There was a man who set out to carve a statue. He spent days selecting the right block of wood. He considered the color, grain, hardness and texture. At last, the perfect block of wood was found and he took it home.
He set the block of wood up on a table in his studio, and spent days selecting just the right tools with which to carve. He pondered the pencils with which to draw on the wood the first rough outlines of the statue’s shape. He mused over the chisels, saw blades and other implements. At last, he made his selections and began to carve.
The man spent a month carefully drawing the rough outline of the statue which he beheld in his mind on all four sides of the block of wood. Each line was exact, not too wide, too narrow or too dark. He painstakingly sketched the shape onto the wood until sweat poured from his brow.
At last the day arrived when he struck the first blow of chisel to wood. He removed each chip precisely, agonizing over each action, sometimes taking an hour for a single cut. At last, after several more months, the statue was roughed in.
Stepping back he studied it critically.
“Hmmm,” he said, peering at a spot on the upper section of the statue. “That’s slightly crooked. I need to fix that.”
Taking his tools in hand again, the man began to smooth the statue, refine it’s lines, adjust the fine details.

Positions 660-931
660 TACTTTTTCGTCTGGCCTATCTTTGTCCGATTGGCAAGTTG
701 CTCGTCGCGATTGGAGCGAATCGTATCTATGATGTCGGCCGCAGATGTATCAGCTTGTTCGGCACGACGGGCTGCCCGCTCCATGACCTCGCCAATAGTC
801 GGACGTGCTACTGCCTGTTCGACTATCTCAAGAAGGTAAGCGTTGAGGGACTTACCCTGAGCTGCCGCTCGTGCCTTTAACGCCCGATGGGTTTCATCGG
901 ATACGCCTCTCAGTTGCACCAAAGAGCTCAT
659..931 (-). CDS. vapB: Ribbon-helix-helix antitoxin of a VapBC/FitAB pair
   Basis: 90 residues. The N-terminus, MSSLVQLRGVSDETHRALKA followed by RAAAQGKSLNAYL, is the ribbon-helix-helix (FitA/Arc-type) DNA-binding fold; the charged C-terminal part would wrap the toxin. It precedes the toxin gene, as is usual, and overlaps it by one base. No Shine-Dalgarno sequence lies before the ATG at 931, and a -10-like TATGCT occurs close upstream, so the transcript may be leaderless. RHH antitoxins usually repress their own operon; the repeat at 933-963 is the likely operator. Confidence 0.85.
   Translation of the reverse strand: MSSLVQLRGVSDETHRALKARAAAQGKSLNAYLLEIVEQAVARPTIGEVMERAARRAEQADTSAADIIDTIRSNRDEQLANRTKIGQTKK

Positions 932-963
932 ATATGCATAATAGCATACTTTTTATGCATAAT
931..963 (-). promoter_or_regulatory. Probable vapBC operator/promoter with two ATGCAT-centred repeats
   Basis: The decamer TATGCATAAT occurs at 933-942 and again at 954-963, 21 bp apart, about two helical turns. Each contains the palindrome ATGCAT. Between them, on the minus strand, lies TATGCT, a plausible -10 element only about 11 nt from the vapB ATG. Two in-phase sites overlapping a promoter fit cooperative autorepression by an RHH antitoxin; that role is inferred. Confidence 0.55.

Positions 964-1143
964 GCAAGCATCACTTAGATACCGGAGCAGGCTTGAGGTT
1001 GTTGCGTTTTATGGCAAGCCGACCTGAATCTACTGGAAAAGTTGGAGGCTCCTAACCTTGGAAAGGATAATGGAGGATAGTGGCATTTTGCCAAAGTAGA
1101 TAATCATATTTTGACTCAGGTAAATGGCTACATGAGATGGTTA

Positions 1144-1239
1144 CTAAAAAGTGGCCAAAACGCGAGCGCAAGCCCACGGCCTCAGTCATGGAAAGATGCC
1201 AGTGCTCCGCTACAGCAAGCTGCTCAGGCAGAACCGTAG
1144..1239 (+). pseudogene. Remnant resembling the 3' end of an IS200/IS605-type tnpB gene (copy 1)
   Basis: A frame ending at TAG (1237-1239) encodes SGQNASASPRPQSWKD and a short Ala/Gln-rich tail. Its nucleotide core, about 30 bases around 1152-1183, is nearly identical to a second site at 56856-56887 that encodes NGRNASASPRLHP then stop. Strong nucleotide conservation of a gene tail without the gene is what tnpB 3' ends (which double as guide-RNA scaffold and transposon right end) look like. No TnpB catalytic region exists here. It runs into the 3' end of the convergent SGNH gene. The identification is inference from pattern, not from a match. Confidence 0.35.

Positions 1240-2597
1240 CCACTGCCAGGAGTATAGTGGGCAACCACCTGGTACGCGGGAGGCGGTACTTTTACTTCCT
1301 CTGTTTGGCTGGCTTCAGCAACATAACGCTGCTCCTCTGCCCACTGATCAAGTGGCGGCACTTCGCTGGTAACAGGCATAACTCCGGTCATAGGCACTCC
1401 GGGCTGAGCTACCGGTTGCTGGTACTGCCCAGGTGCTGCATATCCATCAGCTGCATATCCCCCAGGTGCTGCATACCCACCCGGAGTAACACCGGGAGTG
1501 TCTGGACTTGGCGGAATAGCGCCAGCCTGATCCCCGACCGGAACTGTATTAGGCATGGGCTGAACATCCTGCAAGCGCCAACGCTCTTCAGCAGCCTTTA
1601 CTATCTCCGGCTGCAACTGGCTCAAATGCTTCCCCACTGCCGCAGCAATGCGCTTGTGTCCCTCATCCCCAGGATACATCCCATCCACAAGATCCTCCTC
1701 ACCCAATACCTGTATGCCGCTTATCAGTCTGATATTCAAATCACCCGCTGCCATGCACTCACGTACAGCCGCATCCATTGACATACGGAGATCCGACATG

As he worked, visitors came to his studio. They marveled at the statue, praised his skill, spent hours drinking in the beauty.
Still, the man knew the statue wasn’t perfect. It mattered not to him that everyone praised it, or expressed how beautiful they felt it appeared. He could see the rough spots where the outlines didn’t quite match his vision, and so smiled at their praise and continued to work.
Many more months passed, and one day a friend came to visit him.
“My friend,” the visitor requested. “May I have a look at your marvelous statue? The one you were carving when I was here last year?”
“Certainly,” the man agreed. He reached into a drawer, extracted a tooth-pick and handed it to his friend.
“This is certainly a fine jest,” the visitor laughed. “Now may I please see the statue?”
“That is all that is left,” the sculptor explained, a tear trickling from his eye.
“What on earth happened?” The visitor wanted to know. “Why it was taller than you are yourself when I saw it last!”
“I know,” the man nodded.
“And it was beautiful,” the visitor went on. “More so than any statue in a museum!”
“Yes,” the man agreed. “It was.”
“Then what happened?” The visitor insisted. “Did someone break in? Destroy your work?”
“No,” the man explained, sighing heavily. “I did that myself.”
The visitor looked at him in shocked silence so the man went on.
“You see, all I could see were the rough spots, places it wasn’t correct, the mistakes. I sanded and I carved, but the more I worked, the more it looked wrong to me. In my pursuit of perfection, the statue wore away until all that is left is that tooth-pick you hold. I’m sorry.”
“How terrible,” the friend comforted him. “Well then, perhaps I could view some of your other works? Surely you have many of those?”
“I’d be glad to show you,” the man agreed. “I fear though, that I have no other statues, but…” He opened the drawer again and took out a small box. “I do have a lovely collection of tooth-picks.”
All artists strive for perfection… but what price do we often pay for that pursuit?